OPSS provides security for Java EE applications, Oracle Fusion Middleware applications, and Java SE applications. It also provides the tools to administer all security in the enterprise, and allows changing security configurations without modifying application code.
Using OPSS APIs, developers secure all types of applications and integrate them with other security systems, such as LDAP, DBMS, and custom security components.
Ready-to-use, the default security provider (embedded LDAP server) is available, but domains can use identity data in other LDAP repositories.
The following sections summarize the main security features that you use in Java applications:
Java EE applications can use several interfaces to access and maintain security data, including those provided with Credential Store Framework API, User and Role API, Identity Governance Framework API, and Keystore Service API. Using these interfaces Java EE applications set and retrieve user attributes, and manage policies, keys, and certificates.
Java EE applications can use authentication and authorization declaratively, with specifications in the
web.xml file, or programmatically, with calls to the
Java EE applications can use custom authentication providers and control authentication between Java servlets and Enterprise JavaBeans (EJB) using roles and enterprise groups.
Most of the OPSS features available for Java EE applications are also available for Java SE applications, but there are some differences that apply to Java SE applications only, including the following:
Applications must use the
JpsStartup.start method before calling any security operations.
Application security configuration is defined in the
jps-config-jse.xmlfile by default installed in the following location:
To specify a different location, use the
Applications use standard JAAS login modules by implementing a custom authentication provider that calls the login module.
The following Java archive (JAR) file must be added to the class path:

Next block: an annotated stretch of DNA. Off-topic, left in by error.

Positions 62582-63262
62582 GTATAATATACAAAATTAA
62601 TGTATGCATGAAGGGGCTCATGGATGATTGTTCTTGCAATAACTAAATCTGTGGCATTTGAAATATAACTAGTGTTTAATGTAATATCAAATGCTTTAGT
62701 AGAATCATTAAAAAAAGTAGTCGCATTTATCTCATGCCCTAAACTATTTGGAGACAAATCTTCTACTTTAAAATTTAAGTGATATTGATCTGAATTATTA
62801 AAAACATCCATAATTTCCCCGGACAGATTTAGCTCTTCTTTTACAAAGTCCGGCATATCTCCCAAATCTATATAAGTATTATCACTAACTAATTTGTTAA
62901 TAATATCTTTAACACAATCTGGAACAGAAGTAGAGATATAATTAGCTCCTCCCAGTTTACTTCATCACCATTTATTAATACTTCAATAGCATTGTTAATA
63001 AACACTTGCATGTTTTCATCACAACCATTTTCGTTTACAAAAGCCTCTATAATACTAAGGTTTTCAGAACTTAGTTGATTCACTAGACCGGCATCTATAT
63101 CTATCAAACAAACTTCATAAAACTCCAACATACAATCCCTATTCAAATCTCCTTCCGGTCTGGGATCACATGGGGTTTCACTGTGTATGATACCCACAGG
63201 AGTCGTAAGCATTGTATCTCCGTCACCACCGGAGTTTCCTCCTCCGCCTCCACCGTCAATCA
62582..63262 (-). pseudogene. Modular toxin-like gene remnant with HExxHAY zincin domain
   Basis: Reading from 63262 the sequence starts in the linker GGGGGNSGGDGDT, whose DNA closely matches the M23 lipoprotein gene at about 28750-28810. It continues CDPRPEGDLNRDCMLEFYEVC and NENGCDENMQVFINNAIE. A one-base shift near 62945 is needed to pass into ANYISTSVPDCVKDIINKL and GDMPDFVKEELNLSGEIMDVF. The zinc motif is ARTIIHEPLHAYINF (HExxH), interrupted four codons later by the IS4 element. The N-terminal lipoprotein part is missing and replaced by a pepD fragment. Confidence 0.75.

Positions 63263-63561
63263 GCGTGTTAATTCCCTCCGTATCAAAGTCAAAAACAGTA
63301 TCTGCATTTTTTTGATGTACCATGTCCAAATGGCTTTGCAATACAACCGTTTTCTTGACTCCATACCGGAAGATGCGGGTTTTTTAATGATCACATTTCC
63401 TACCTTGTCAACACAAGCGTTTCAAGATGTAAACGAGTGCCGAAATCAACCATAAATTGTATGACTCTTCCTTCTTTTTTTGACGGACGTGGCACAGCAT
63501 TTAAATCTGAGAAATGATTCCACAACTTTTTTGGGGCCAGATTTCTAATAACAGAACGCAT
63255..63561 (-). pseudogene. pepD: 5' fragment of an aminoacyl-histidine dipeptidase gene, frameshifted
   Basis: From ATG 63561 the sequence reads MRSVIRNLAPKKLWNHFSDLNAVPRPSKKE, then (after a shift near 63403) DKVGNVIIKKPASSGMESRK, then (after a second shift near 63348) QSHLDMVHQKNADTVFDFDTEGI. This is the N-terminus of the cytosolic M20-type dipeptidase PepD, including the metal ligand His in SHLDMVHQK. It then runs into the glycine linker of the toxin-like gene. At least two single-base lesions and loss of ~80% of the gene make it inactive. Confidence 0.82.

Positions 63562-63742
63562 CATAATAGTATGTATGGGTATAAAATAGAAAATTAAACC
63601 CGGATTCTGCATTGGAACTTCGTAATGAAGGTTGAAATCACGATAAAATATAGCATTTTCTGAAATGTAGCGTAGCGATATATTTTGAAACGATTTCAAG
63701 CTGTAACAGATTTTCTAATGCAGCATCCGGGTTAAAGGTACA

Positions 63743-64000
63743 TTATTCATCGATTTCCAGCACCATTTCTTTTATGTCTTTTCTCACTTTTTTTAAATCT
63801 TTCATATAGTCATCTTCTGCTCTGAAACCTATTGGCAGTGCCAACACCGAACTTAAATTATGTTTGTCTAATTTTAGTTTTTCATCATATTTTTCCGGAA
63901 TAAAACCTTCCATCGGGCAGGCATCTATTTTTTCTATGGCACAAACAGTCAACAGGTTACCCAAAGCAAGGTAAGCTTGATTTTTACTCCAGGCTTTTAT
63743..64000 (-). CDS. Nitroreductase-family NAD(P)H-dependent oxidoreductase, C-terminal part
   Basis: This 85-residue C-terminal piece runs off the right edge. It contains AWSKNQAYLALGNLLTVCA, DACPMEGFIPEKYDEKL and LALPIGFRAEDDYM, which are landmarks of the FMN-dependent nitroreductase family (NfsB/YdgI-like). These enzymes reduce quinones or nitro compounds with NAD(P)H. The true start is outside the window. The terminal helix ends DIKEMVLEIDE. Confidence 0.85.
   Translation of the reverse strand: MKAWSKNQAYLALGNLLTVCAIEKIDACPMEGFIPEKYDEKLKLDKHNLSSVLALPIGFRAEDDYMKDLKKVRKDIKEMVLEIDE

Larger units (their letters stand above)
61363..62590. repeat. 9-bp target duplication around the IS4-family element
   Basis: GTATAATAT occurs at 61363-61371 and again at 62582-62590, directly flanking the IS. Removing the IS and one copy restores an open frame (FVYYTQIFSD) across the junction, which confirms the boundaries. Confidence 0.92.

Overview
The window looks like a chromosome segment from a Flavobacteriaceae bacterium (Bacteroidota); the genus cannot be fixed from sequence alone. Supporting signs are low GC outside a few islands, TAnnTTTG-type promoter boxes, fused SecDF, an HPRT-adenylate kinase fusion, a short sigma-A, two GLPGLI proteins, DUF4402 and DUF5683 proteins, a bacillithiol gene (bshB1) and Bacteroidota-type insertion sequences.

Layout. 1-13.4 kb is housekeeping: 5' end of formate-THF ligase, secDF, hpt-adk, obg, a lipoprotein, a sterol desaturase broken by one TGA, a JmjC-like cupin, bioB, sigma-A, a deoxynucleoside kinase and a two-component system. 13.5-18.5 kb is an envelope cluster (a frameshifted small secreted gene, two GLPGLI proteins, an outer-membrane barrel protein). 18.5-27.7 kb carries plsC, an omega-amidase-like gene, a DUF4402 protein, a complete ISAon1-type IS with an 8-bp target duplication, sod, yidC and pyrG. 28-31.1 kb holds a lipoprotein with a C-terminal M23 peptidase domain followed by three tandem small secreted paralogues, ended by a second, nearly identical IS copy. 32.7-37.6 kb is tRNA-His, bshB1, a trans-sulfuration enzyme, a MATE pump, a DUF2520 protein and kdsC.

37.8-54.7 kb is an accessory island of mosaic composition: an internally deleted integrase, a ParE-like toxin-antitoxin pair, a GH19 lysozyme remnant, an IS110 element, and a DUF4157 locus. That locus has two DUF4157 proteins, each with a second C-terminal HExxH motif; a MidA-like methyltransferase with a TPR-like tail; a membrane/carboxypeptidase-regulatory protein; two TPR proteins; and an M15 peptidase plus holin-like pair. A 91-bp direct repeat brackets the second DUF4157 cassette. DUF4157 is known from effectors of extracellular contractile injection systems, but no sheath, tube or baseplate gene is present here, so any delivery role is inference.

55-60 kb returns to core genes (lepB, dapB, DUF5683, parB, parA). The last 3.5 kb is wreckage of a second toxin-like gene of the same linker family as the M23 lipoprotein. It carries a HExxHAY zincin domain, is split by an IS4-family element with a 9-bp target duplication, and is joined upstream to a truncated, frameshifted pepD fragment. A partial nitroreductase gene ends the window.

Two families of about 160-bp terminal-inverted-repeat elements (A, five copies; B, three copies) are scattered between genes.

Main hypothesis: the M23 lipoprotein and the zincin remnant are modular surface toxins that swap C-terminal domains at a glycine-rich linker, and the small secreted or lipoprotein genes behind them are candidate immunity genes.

Authentication Providers in Developing Security Providers for Oracle WebLogic Server
Oracle ADF is an end-to-end Java EE framework that simplifies development by providing infrastructure services and a visual development experience. Oracle ADF is integrated with Oracle JDeveloper (JDeveloper).
ADF Security is based on the JAAS security model, uses OPSS and permission-based authorization, and simplifies the configuration of application security with visual editors and ADF Security wizard.
During the development of an Oracle ADF application, the authentication providers are configured with Oracle WebLogic Server Administration Console, and policies are kept in a file.
To summarize, ADF security allows you to:
Control the granularity of declarative security
Simplify permission with the role hierarchy
Access to Oracle ADF resources
Integrate with JDeveloper for quick development and test cycles
Oracle ADF simplifies the development of Java EE applications with JDeveloper by minimizing the code that implements the application infrastructure. This helps developers focus on application features.
Oracle ADF leverages container authentication and uses JAAS based authorization to control access to Oracle ADF resources. Policies may include specific application roles and JAAS authorization permissions. Oracle ADF connection credentials are stored in the security store.
Oracle ADF and WebCenter applications include WebLogic Authentication providers and may include a single sign-on solution such as Oracle Single Sign-On.
Overview of Single Sign-On with Microsoft Clients in Administering Security for Oracle WebLogic Server 12c